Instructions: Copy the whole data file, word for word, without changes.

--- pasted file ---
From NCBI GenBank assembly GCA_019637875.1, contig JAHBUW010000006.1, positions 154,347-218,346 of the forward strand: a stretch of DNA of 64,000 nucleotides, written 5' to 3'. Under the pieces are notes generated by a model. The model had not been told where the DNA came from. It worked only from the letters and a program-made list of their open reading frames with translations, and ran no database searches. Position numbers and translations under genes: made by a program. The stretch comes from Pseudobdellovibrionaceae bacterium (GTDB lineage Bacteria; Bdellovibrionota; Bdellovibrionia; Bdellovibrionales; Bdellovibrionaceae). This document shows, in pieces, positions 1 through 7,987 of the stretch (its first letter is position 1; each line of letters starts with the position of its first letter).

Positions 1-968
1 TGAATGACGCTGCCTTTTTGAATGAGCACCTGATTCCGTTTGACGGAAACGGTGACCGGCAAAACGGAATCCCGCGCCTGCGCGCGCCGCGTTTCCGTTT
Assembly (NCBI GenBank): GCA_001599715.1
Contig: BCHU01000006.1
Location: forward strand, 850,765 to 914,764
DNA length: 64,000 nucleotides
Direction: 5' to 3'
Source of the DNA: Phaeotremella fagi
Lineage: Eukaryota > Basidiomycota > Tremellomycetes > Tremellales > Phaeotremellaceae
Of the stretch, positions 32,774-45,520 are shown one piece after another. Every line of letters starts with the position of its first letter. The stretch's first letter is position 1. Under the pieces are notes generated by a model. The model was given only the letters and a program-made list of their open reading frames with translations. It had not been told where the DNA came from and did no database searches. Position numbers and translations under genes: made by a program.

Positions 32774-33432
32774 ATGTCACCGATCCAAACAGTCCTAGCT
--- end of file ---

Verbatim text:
From NCBI GenBank assembly GCA_019637875.1, contig JAHBUW010000006.1, positions 154,347-218,346 of the forward strand: a stretch of DNA of 64,000 nucleotides, written 5' to 3'. Under the pieces are notes generated by a model. The model had not been told where the DNA came from. It worked only from the letters and a program-made list of their open reading frames with translations, and ran no database searches. Position numbers and translations under genes: made by a program. The stretch comes from Pseudobdellovibrionaceae bacterium (GTDB lineage Bacteria; Bdellovibrionota; Bdellovibrionia; Bdellovibrionales; Bdellovibrionaceae). This document shows, in pieces, positions 1 through 7,987 of the stretch (its first letter is position 1; each line of letters starts with the position of its first letter).

Positions 1-968
1 TGAATGACGCTGCCTTTTTGAATGAGCACCTGATTCCGTTTGACGGAAACGGTGACCGGCAAAACGGAATCCCGCGCCTGCGCGCGCCGCGTTTCCGTTT
Assembly (NCBI GenBank): GCA_001599715.1
Contig: BCHU01000006.1
Location: forward strand, 850,765 to 914,764
DNA length: 64,000 nucleotides
Direction: 5' to 3'
Source of the DNA: Phaeotremella fagi
Lineage: Eukaryota > Basidiomycota > Tremellomycetes > Tremellales > Phaeotremellaceae
Of the stretch, positions 32,774-45,520 are shown one piece after another. Every line of letters starts with the position of its first letter. The stretch's first letter is position 1. Under the pieces are notes generated by a model. The model was given only the letters and a program-made list of their open reading frames with translations. It had not been told where the DNA came from and did no database searches. Position numbers and translations under genes: made by a program.

Positions 32774-33432
32774 ATGTCACCGATCCAAACAGTCCTAGCT